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Succession Planning: Build Value into Your Company

The construction industry is notoriously cyclical — boom-and-bust patterns seem to repeat at regular intervals. As they look back over the latest cycle, many experienced contractors are deciding they don’t want to struggle through another downturn in five or ten years, and are turning their attention to succession planning.

In many cases, however, the value of their companies shrank considerably during the recession, so rebuilding that value is now a top priority. Of course, even contractors with no intention of exiting need to rebuild their businesses’ value, since a strong balance sheet is essential for increasing credit and bonding capacity.

What can you do to build the value of your business? One critical step is to build a strong management team. This group of key managers could very well be the future owners of the company. But even if you sell to an outsider, a strong management team will make the business more attractive to a prospective buyer. (See June News Brief)

Money pyramid-financial conceptHere are some other important principles that can help you build your company’s value:

• Run it lean. If you survived the recession, it’s likely you have already trimmed administrative expenses, disposed of unnecessary equipment, and taken other basic steps to cut overhead. Now’s the time to revisit those efforts to be sure fat isn’t creeping back into your operations. Be sure to take a close look at employee perks like cars and personal items to be sure your company is as lean as possible.

• Run it clean. Strip out any non-operating assets that might not be attractive to a prospective buyer. A common example is your company’s headquarters building or other real estate. If your company owns such property, consider carving out this asset into a sister company that can be easily separated from the contracting business.

The same principle applies to extraneous businesses or spin-offs, such as a general contractor with a land development or property management division. Often such spin-off businesses can be a drag on earnings, making the core business appear less valuable than it really is. Even if they are making a positive contribution to the bottom line, spinning these off into separate entities greatly simplifies a future sale by making it easier for prospective buyers to understand the actual value of the business.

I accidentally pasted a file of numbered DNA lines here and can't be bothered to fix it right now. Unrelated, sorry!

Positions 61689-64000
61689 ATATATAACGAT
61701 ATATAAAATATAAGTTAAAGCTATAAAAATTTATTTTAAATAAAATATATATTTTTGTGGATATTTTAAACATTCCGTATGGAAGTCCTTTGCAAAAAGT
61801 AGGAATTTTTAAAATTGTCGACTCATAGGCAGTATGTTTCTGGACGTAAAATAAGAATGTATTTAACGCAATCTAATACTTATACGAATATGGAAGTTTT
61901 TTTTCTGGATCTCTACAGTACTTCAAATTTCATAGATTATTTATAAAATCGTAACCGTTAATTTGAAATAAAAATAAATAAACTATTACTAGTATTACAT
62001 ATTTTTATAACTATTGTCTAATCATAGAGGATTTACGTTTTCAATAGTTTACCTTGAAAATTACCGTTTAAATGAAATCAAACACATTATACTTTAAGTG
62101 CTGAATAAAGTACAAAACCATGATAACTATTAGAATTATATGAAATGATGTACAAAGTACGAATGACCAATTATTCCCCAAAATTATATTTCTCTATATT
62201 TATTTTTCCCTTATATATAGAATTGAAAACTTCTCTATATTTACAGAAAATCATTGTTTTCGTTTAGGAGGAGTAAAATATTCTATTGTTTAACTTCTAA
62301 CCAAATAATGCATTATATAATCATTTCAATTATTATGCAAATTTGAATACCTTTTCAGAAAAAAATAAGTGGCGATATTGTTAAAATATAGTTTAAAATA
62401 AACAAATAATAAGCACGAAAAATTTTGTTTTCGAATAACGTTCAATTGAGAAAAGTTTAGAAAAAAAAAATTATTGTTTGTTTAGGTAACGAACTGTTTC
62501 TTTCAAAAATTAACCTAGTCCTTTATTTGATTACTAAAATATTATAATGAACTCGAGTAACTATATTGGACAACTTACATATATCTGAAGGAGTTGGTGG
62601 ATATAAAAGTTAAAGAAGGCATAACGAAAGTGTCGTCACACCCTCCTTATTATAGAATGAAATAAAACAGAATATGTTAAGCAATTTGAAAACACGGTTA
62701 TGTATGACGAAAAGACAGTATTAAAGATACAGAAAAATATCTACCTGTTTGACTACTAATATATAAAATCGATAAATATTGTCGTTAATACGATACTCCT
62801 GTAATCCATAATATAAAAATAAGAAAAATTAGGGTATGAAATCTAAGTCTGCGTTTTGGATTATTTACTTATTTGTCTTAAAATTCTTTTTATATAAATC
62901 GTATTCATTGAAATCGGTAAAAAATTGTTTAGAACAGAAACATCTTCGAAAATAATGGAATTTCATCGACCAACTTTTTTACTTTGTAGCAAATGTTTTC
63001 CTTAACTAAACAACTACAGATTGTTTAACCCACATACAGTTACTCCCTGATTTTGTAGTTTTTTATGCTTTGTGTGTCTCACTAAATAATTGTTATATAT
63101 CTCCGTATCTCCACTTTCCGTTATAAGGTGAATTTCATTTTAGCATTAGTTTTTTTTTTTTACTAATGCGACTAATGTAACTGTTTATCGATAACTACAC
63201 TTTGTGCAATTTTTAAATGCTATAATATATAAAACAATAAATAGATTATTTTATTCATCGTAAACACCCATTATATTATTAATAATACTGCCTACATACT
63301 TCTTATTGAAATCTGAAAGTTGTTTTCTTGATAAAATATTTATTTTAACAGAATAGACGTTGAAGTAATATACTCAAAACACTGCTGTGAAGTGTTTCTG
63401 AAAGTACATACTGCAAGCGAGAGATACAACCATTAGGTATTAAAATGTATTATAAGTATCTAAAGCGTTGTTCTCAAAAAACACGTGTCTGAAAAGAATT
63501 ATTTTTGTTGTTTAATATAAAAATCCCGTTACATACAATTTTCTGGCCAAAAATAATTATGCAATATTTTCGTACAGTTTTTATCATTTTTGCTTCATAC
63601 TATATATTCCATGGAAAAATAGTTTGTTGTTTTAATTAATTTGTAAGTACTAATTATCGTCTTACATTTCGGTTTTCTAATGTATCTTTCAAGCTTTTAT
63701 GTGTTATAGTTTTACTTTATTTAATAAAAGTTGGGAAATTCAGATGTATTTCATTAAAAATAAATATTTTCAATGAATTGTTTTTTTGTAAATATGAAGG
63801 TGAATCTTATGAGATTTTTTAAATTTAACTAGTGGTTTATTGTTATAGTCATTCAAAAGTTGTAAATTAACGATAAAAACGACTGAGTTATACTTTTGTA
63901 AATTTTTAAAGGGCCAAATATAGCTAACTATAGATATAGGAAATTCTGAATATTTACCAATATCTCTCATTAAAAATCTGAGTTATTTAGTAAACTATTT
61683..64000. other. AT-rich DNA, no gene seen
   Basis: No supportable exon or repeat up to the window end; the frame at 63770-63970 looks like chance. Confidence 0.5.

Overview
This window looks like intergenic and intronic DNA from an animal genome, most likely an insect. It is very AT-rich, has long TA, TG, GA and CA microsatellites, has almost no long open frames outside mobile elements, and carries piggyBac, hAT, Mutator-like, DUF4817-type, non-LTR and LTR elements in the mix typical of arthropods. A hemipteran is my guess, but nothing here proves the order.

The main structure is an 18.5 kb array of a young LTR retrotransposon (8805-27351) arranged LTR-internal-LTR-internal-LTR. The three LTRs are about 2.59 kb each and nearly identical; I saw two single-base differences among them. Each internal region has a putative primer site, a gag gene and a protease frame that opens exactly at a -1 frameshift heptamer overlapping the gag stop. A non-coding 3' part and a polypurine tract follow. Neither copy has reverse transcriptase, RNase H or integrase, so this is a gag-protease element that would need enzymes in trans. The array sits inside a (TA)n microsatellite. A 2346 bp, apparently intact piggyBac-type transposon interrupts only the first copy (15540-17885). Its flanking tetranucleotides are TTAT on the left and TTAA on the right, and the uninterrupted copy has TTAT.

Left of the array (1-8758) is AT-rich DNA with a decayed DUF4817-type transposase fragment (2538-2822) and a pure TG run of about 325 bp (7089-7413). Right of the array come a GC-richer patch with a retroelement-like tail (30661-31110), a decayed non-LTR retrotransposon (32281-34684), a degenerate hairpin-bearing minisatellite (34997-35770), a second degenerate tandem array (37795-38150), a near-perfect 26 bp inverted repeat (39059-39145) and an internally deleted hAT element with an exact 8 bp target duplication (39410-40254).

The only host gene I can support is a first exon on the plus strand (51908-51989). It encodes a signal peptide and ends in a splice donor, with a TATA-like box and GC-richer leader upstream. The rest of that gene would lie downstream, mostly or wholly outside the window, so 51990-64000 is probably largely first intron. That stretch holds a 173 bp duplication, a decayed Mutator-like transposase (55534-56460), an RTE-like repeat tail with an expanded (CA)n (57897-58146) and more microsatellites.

• Grow earnings. Find your high success areas and focus on those niches. Analyze job histories to determine which projects produced the highest margins, and then look to the market to determine which of these niches is also growing in popularity. Many construction businesses are considerably smaller today than they were five years ago, but are nevertheless more profitable because they focused in those areas that are most likely to be profitable for them.

• Get your house in order. Make sure your current corporate structure is conducive to a sale. If there are multiple owners — as is the case in most S corporations, limited liability companies and partnerships — be sure the corporate documents include clear provisions for a smooth dissolution of the business.

Review buy-sell agreements and other relevant documents with your legal counsel to clarify the roles and rights of minority owners in the event of a sale. Clarifying these issues now can help make the business more attractive to a buyer, and also help avoid last-minute snags or complications.

If your intent is to continue and grow your business, make sure employees are in positions that provide the most value to the company.  Review insurance policies and credit agreements to ensure that your coverage and credit is sufficient for your current needs.  Having too much insurance coverage or a line of credit that is too high may be resulting in unnecessary expenses.

• Plan your exit strategy. Before you begin marketing the business, determine your best-case and worst-case scenarios. Will you insist on a stock sale, in which the new buyer simply takes over the company intact? Or would you be willing to consider an asset sale, in which the company is liquidated and its assets and liabilities are sold to the new buyer? There are significant tax consequences in this decision for everyone concerned.

The decision will also impact your company’s long-term obligations, including ongoing customer contracts and warranties. Consider consulting with your lawyer and CPA who specialize in construction to consider all aspects of this decision.

All these steps take time. Even if you aren’t planning to exit soon, you should start planning now as you continue building your company’s value. For more information, please contact Jason DaPonte or your Sansiveri professional at 401-331-0500.